You should investigate your competitors’ designs and images carefully to check whether they are protected by UK or International Trademarks, Design Rights, Patents and Creative Commons Licences. The creators’ own websites should assert what special IPRs protect their works and you can also search the following websites:
UK Intellectual Property Office: https://www.gov.uk/government/organisations/intellectual-property-office
World Intellectual Property Organisation: https://www.wipo.int/portal/en/index.html
EU Creative Commons: https://creativecommons.org/
I am concerned that you risk an action for IPR Infringement, or if the designs and artwork are not protected, your competitor may sue you under the Tort of “Passing Off” as the two websites and products are sufficiently similar to create confusion in the minds of the public to the extent that you are exploiting the other business’s goodwill in a way that could injure it.
Damages for IPR Infringement are account of profits to the claimant for monies obtained through use of the work.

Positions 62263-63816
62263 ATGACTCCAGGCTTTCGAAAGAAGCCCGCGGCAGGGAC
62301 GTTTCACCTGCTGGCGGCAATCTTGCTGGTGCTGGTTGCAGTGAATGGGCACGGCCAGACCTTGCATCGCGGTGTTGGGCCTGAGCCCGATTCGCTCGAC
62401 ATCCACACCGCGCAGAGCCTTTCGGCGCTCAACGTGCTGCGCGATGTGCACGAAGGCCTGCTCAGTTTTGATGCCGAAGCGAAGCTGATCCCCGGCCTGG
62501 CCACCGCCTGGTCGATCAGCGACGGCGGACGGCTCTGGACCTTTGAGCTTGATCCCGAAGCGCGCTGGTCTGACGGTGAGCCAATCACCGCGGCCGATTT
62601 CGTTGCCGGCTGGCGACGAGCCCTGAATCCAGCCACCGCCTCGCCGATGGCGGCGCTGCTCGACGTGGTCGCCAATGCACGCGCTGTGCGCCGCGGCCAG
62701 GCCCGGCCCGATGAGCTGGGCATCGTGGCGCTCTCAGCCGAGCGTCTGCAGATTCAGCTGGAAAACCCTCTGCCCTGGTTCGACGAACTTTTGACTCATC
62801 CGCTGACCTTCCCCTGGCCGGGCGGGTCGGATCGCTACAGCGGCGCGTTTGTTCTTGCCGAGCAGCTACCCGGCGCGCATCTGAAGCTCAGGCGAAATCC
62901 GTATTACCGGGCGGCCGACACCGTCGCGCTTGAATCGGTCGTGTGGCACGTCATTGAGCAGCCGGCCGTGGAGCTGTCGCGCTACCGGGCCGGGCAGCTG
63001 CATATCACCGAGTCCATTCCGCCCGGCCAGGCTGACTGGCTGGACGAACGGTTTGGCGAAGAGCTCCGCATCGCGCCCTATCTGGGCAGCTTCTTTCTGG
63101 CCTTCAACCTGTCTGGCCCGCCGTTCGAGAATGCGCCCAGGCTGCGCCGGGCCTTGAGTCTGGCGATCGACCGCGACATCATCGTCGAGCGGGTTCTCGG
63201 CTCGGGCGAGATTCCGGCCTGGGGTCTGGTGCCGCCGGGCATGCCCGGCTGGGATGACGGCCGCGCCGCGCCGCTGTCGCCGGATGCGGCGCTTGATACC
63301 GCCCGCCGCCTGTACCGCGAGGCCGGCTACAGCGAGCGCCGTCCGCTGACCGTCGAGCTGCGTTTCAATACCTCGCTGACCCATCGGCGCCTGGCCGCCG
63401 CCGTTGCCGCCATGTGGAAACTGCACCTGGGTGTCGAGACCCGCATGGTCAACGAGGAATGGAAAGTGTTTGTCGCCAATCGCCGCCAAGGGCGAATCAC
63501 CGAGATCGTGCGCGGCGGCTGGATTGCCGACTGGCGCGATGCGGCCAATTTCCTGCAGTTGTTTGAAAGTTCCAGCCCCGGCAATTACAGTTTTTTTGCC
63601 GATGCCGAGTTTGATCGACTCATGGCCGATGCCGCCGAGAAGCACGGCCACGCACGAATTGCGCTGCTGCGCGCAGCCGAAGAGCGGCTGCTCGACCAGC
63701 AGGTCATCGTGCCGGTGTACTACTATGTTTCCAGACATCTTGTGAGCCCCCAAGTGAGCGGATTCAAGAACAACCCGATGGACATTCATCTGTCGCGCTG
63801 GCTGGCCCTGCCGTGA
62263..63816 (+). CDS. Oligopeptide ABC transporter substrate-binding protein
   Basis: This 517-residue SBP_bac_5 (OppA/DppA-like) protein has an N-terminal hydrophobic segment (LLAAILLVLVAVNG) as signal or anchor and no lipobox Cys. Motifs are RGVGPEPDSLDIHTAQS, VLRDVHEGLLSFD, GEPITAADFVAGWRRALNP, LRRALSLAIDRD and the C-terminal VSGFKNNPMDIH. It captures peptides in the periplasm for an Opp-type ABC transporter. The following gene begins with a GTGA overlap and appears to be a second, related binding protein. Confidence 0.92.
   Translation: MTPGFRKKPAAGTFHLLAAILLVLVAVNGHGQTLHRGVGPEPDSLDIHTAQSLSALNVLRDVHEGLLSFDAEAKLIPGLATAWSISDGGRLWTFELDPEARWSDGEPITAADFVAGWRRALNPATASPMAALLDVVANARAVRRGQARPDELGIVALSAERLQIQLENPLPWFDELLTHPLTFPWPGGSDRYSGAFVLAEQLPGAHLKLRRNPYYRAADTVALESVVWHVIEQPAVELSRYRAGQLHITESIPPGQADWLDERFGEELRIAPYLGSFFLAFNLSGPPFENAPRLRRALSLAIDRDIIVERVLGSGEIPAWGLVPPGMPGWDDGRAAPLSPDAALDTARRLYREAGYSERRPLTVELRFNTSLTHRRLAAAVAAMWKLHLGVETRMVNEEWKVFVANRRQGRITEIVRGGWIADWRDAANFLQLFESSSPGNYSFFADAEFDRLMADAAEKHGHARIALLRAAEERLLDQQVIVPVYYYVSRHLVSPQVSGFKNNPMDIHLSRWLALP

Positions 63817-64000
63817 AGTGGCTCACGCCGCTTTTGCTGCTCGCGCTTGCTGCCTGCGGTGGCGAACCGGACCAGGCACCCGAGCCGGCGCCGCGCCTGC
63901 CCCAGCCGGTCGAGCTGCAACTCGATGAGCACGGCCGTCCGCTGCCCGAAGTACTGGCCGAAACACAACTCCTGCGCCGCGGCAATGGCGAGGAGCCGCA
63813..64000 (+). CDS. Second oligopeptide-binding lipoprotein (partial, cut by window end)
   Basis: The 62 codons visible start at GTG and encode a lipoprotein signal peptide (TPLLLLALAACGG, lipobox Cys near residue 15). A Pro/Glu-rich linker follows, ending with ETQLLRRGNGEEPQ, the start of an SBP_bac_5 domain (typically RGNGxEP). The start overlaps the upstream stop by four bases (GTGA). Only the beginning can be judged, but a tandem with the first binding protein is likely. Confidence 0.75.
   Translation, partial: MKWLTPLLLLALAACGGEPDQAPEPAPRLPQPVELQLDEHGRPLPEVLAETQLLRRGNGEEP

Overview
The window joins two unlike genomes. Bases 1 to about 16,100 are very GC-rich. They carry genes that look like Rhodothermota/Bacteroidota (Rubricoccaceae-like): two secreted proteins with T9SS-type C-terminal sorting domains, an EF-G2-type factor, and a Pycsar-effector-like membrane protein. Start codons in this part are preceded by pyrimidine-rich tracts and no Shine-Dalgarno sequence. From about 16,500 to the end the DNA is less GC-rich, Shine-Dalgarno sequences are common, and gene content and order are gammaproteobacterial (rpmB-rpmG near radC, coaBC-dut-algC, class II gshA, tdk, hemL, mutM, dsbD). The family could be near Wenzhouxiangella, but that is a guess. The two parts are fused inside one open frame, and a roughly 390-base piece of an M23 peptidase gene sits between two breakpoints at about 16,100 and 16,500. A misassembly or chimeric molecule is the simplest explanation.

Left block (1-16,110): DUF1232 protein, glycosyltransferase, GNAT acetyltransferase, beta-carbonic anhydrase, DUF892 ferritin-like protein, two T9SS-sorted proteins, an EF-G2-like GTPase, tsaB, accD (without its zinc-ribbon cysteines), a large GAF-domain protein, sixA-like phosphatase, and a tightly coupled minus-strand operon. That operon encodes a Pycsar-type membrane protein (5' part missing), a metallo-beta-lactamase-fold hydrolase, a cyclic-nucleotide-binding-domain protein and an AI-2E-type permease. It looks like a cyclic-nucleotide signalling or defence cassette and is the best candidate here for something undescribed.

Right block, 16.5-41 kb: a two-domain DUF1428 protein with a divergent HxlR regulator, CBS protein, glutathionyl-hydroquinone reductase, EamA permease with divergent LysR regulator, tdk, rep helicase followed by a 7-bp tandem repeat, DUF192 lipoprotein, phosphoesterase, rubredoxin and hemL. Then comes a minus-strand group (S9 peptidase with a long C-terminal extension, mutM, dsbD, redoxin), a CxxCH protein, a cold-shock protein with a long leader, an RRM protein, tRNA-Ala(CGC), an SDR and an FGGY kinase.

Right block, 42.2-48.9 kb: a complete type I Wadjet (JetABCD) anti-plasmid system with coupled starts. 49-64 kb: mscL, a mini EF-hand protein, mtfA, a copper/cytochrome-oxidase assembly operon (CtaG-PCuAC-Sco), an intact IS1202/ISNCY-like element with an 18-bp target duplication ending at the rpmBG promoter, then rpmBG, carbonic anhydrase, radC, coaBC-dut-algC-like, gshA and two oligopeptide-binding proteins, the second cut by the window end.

There is a six-year limitation period for a Claimant to issue Court Proceedings for IPR Infringement from the date that the infringement was first discovered by the Claimant or first ought to have been discovered. IPR Infringement is a “continuing tort” and a claimant’s cause of action in law against the defendant is refreshed each day that the tort continues. Therefore, a claimant may issue court proceedings, but damages can only be recovered for that part of the loss which arose within the six-year period prior to the commencement of proceedings.
You should seek legal advice as soon as possible after you are aware that you have breach other party's legal rights. I suggest that you instruct specialist IPR Solicitors to review this matter in full, advise you on your prospects of success and defend any IPR Court Proceedings on your behalf.